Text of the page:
Connecting Cities: Building Successes 4 Lessons Every European City Can Learn From Oberhausen
We in the URBACT Ireland Team really like this article by Petra Ockerl. Irrespective the size of city or town, regardless of whether you are a policy-maker for, or resident in, these settlements, this article contains a number of core messages around place-making and place-shaping.
The changed fortunes of Oberhausen are echoed in many towns and cities across the island of Ireland – a historical background in industrial / traditional manufacturing followed by steep decline (with all the associated social and economic ills) and various levels of success in the many attempts to revitalise and rebuild.
The first three lessons highlighted in this article will resonate with communities and policy-makers across the island of Ireland:
- Shopping centres are not a solution;
- Use the remains of the industrial past;
- Promote cultural and artistic projects;
With, many would argue, the first lesson not being learnt early enough! Across the island, we continue to see the hollowing out of town centres due to the penchant for edge of town shopping centres with their offering of free car-parking and the promise of many ‘services’ under one roof.
Across the island, attachment to place – and the culture and history of that place - is very important, and well celebrated. Lessons two and three, therefore, are well considered at local government level and actively pursued through local community development groups and partnerships. The assets of a place are unarguably its wealth; and increasingly recognised as key drivers to economic growth.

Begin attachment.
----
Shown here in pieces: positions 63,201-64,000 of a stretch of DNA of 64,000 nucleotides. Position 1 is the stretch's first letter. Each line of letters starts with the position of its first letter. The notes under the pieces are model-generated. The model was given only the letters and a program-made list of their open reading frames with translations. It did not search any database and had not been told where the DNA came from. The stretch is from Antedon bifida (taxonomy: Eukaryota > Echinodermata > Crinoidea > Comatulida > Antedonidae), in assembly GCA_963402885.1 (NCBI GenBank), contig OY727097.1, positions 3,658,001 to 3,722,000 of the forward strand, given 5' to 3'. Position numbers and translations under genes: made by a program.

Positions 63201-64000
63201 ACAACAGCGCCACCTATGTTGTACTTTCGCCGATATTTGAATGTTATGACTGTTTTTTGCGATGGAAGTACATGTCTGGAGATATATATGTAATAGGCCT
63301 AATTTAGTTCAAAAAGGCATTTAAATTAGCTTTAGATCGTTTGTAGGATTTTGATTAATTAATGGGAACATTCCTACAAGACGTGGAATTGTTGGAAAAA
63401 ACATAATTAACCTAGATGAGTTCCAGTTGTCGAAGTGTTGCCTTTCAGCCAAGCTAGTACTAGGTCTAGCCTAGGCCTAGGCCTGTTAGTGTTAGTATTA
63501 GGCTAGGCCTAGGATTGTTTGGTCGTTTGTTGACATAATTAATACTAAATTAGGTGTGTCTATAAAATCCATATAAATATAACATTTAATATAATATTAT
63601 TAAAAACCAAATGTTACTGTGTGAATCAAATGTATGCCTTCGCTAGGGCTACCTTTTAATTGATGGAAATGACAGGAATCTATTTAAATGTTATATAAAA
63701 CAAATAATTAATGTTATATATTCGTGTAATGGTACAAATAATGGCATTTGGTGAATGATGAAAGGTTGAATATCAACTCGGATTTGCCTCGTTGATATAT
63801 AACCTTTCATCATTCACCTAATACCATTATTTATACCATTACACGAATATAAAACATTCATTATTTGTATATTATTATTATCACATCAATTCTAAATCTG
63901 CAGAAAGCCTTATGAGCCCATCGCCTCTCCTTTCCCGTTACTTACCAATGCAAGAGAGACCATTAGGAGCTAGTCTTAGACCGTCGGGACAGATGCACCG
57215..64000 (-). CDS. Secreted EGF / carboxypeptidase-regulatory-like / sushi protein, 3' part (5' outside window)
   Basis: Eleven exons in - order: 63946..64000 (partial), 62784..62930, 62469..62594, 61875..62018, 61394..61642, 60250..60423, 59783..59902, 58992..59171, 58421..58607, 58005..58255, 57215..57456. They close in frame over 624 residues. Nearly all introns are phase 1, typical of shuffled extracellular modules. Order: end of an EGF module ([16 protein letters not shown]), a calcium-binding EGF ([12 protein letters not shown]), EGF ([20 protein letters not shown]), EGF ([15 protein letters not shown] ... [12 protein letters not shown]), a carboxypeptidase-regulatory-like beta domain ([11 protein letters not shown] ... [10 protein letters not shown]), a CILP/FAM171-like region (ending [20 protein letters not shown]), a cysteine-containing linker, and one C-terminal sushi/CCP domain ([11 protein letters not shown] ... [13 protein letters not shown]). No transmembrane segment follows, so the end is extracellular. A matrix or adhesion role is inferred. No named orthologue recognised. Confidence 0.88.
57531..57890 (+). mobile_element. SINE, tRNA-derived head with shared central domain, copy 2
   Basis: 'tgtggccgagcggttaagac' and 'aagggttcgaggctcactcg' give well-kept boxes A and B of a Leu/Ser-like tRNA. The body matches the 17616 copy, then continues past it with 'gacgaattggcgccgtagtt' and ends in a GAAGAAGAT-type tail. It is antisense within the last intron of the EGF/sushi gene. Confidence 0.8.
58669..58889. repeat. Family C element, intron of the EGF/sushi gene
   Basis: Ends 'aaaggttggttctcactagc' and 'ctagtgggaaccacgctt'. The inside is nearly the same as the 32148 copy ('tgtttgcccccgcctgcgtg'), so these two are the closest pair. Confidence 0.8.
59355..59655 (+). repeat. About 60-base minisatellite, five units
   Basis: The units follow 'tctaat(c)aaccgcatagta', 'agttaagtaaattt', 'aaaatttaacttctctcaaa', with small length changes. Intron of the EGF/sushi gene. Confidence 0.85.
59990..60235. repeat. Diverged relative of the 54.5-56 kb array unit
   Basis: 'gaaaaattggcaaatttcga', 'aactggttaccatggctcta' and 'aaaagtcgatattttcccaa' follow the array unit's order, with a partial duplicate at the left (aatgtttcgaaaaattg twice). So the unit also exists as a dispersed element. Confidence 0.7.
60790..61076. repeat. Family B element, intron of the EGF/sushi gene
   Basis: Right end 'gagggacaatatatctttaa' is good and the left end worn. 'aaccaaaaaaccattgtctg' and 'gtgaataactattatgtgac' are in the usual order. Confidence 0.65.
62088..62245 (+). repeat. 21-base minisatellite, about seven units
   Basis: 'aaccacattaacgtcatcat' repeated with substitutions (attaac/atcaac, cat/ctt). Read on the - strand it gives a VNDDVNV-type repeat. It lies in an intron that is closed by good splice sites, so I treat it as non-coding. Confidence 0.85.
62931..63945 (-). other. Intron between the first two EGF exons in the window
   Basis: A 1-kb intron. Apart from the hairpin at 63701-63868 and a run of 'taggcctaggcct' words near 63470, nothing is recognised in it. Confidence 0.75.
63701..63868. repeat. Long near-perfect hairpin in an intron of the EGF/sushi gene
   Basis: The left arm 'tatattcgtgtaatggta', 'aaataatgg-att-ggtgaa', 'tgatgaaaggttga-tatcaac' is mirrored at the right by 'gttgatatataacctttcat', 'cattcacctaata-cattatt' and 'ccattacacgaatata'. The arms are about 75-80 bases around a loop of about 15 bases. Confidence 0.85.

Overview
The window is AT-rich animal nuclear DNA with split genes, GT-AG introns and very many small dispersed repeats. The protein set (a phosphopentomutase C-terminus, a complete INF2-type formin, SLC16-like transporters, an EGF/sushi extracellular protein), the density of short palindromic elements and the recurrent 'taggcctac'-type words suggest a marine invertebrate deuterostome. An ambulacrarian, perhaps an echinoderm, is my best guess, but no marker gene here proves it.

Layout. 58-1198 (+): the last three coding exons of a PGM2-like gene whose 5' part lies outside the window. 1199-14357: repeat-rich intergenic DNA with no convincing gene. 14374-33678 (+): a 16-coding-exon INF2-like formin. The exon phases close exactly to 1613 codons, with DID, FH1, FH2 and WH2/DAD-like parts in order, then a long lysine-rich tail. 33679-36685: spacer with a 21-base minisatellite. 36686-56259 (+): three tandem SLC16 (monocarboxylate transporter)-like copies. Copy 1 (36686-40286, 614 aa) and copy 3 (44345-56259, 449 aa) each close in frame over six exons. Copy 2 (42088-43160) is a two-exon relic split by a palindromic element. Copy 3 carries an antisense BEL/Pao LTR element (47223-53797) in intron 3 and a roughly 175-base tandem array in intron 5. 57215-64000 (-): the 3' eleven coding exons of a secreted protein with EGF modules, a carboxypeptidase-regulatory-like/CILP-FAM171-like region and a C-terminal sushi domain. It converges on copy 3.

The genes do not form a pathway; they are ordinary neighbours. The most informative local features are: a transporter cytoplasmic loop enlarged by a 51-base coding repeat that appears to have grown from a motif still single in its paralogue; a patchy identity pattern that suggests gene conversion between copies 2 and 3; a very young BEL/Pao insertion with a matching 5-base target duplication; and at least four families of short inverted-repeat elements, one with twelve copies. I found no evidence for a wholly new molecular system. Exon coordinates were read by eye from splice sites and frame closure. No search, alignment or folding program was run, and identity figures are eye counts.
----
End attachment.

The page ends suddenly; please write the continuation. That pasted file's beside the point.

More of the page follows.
Lesson four, treat refugees as a valuable source of hope and energy, requires a more concerted effort across the board. This is despite our long history of being refugees – first fleeing famine and then recession after recession. Yet, as we can see from Oberhausen, the smallest interventions – based on respect and sharing of knowledge and skills – can reap amazing rewards. It is unfortunate that much of the narrative in the media surrounding the current refugee crisis is negative – focusing on the ‘problem’ rather than the ‘opportunity’ presented.
Such lessons as highlighted in this article are key to changing mind-sets and policy! We are all guilty of silo-working…key to changing this is more peer-to-peer knowledge exchange. And who knows, we might even find out through the sharing of experiences and lessons that we are innovators!
To see the full article please click here
Submitted by Caroline Creamer on